Heat of the Moment (The Moment of Truth)

Heat of the Moment (The Moment of Truth) - Lauren Barnholdt writing a review for this book is hard for me, because i felt two strikingly different ways throughout it. sometimes i loved it with the power of a thousand burning suns, and other times i hate it the same way, but both of those feelings were very fleeting and shallow. ultimately, i felt... nothing about this book. it was very much just okay. i knew from the beginning how things were going to go: it was cliché and predictable, anyone who's ever read a book in their life will be able to almost psychically call what's going to happen when, and even what's going to be said by who before they even say it.

the first thing i'm going to address is that there was quite a bit of sexism in this book but surprisingly, for the most part, it wasn't misogyny. lyla wants to lose her virginity to her boyfriend derrick, and of course he eagerly agrees to it, but when it comes time to do it, he hesitates a lot (or he stalls, i guess? whatever you want to call it,) and she shames him for this almost endlessly in her head. "what kind of guy doesn't want to have sex with his girlfriend?" "what kind of guy stalls and hesitates?" "does he not want to have sex with me?" "what kind of guy is he?" -- what kind of guy, lyla thought to herself almost nonstop. what kind of a man isn't always ready to go, constantly thinking of sex and in the mood to fuck the living daylights out of any willing woman? a human one. contrary to what girls believe, men have emotions and thoughts. they have opinions. their dicks aren't constantly and distractingly hard, heat-seeking missiles trying to find a willing hole to plunder. this kind of thinking is harmful and disgusting. i gave lyla the benefit of the doubt given that she's seventeen but honestly, there was a lot more than misandry in this book.

in true chicklit/young adult fashion, there was a whole truckload of slut shaming!! her new bad boy lover, beckett, shamed her for wanting to wear a skimpy bathing suit, insisting that showing off her body in a suggestive way meant that she was just insecure and desperate for attention. the worst part was that she agreed with him. she too thought that the only reason to wear skimpy clothes was to garner male attention, and even if that were true, what's the shame in that? human beings want attention. it has nothing to do with self respect or dignity or worth. fuck people who think that way. she thinks of other girls as bitchy, slutty, stupid, useless, etc all because they threaten her relationship with this douche bag stalker who sweeps her off her feet in a matter of days.

speaking of douche bag stalker, has there ever been a more boring "bad boy" than beckett? for fuck's sake, he even drives a motorcycle. he's "witty" and sarcastic, never shuts up, always teases lyla and gets into debates with her that she finds charming when he's actually just being a condescending dickhead. he's also incredibly creepy. he lies to and manipulates lyla to get her to go out with him. no matter how tiny and innocent the lie is, telling someone you're going to take them to find their boyfriend and then intentionally taking them the long way to get ice cream and onto a romantic beach is a major infraction. there's danger/rapist potential written all over that. he drags her out in the name of checking on her friend just to spend time with her and feed her donuts. he checks multiple hospitals until he finds her when he knows she's hurt. he's fucking creepy. this is not charming, this is not endearing. this is horrible. he doesn't even have a reason to like her? and yet he does. he manipulates other girls to make her jealous too, which obviously makes our sweet little lyla wet as hell. on top of everything else, he's also just... cliché. he's a player who likes girls who don't have expectations but lyla, oh no, she's different from those "other girls" and he wants to change for her. she can change him. she can have him. fuck that.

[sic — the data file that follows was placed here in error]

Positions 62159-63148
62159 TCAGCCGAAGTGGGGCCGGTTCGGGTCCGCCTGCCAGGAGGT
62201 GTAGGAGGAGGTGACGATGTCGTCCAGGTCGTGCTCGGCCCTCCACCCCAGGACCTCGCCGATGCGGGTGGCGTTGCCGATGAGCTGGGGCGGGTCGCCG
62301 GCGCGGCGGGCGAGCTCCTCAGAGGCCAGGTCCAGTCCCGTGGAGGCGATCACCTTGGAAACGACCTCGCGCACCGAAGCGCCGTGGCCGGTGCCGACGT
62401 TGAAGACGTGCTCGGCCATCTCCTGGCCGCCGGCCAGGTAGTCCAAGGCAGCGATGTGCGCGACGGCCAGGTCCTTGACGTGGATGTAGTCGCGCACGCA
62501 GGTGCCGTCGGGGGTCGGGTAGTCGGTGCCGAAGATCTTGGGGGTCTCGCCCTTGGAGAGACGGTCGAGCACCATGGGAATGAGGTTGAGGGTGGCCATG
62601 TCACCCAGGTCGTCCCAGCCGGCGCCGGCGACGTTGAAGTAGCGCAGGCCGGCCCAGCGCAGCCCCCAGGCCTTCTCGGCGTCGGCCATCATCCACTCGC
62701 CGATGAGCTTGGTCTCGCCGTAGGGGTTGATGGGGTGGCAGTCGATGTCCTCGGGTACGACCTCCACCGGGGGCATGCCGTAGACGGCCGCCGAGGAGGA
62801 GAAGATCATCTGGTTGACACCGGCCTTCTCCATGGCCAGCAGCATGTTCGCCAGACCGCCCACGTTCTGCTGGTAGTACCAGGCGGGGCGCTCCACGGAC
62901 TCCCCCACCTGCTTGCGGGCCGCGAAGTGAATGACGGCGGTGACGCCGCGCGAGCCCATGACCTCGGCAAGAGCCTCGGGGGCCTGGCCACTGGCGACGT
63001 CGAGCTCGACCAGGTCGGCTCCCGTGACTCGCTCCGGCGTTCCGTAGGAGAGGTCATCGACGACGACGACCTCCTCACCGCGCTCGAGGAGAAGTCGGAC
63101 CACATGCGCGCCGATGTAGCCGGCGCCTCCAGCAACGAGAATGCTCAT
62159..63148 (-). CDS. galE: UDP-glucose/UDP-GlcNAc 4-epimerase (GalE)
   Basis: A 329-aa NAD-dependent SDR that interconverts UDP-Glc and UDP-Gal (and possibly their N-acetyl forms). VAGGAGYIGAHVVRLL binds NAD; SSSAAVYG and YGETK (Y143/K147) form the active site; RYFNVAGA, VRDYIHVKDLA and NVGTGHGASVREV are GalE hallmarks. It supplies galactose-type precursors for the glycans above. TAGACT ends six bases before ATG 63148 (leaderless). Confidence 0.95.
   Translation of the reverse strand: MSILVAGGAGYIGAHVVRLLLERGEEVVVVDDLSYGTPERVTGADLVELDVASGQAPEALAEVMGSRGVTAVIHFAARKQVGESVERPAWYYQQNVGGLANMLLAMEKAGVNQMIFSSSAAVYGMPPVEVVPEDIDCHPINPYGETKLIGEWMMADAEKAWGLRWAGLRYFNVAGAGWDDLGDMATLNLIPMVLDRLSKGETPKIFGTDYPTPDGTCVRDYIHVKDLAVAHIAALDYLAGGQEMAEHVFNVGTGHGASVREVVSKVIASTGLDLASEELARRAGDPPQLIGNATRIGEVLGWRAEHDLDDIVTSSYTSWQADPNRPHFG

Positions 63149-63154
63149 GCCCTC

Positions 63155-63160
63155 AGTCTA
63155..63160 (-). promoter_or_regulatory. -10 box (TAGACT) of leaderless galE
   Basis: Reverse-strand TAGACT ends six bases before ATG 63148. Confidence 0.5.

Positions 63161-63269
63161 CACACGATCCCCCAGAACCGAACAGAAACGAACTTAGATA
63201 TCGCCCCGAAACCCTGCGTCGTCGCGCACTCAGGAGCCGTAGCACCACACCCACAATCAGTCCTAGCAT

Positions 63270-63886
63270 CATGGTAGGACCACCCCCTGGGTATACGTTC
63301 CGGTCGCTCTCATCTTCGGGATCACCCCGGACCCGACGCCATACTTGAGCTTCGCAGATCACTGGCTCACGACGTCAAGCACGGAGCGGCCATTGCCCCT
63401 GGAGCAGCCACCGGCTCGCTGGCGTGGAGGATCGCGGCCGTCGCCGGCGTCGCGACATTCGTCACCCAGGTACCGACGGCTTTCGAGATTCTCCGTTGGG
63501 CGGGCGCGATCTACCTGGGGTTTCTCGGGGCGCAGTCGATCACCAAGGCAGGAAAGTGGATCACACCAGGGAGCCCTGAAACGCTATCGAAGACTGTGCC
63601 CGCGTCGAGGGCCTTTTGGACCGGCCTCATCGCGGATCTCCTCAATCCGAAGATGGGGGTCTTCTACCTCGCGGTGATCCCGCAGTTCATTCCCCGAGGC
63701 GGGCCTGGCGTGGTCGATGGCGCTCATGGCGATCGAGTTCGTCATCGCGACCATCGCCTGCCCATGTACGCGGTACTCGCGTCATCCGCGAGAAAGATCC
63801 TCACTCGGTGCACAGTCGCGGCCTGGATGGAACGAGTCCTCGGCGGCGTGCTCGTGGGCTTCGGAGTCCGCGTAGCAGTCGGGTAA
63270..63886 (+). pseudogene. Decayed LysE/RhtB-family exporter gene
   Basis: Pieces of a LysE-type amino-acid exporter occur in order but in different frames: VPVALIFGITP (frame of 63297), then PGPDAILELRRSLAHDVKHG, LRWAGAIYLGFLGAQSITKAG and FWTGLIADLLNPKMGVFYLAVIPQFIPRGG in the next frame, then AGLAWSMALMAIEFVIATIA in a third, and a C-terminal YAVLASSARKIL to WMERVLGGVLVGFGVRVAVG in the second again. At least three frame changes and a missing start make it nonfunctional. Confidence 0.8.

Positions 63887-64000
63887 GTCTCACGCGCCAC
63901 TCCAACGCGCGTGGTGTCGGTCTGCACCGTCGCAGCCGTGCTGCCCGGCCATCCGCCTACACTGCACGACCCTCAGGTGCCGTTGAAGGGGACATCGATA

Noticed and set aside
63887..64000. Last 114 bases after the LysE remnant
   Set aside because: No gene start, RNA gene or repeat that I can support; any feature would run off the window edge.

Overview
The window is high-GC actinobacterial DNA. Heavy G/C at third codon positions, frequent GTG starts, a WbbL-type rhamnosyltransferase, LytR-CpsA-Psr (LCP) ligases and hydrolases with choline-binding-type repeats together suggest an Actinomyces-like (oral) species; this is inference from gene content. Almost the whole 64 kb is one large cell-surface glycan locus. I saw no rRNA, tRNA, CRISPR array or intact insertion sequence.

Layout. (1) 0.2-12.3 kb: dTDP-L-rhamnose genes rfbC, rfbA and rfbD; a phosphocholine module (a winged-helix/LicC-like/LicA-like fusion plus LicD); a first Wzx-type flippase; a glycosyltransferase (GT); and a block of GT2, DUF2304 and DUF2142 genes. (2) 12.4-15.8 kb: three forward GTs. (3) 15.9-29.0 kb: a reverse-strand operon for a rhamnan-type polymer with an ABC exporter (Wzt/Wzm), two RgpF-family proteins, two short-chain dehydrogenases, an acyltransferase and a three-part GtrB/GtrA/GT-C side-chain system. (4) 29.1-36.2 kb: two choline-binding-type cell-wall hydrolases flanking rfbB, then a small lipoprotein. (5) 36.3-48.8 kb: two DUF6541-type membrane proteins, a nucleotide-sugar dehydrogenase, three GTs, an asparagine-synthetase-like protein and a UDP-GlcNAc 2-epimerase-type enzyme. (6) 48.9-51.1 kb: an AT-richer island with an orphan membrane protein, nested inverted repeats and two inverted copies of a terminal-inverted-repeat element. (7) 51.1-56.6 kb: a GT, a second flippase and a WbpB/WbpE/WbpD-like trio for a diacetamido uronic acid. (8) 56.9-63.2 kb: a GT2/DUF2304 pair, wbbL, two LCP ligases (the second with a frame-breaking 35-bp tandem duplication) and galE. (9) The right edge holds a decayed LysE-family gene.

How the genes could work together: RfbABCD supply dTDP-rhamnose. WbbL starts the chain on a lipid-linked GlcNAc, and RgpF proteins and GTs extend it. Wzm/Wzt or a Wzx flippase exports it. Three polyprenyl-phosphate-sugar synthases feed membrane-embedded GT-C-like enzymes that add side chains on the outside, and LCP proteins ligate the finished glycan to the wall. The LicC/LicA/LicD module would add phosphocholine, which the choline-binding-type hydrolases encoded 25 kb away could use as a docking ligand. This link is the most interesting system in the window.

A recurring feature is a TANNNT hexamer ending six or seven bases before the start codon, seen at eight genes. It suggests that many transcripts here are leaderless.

in a nutshell, this book went precisely how i said it would at 56%: "this book is the meeting place or the first official Every Bad Cliche of All Time convention. I'm just waiting to find out that Derrick is cheating on her, or that he's a giant douche bag and Beckett is, like, unexpectedly perfect! And good! And loyal! AND HE WANTS TO CHANGE FOR YOU LYLA!!!! ALL BAD BOYS ARE JUST GOOD BOYS WHO NEED LOVE!!!"

the reason this wound up with 3 stars instead of 1 was because somehow, in spite of all of these horrible things, it was still decent. lyla had the occasional funny thought (in spite of being a martyr with no respect for her parents and consistently blowing things out of proportion and never taking responsibility or doing anything mature literally ever, and calling people assholes and being mean for no reason when she was almost always the one who was wrong,) and derrick was actually a pretty good guy, even if the narrator went way out of her way to make him seem like he was not one (because god forbid lyla just be unhappy and break up with him, he has to do drastic, unrealistic things like abandoning his gf/friend of 2 years in an er in the middle of an unfamiliar area,) and in spite of how much i resent lyla's attempt to slut shame one of them, i genuinely liked aven and quinn. i can't wait to read about aven and quinn.


this author has potential, in my opinion; her writing is easy and readable, somehow compelling even though the content seems to be incredibly hit or miss. if her writing had been any less decent, i would have dnfed this book at 20% when i realized how insufferable lyla was, how boring beckett was, and how derrick was about to suffer from "relentless douche bag" syndrome to justify lyla wanting to leave him.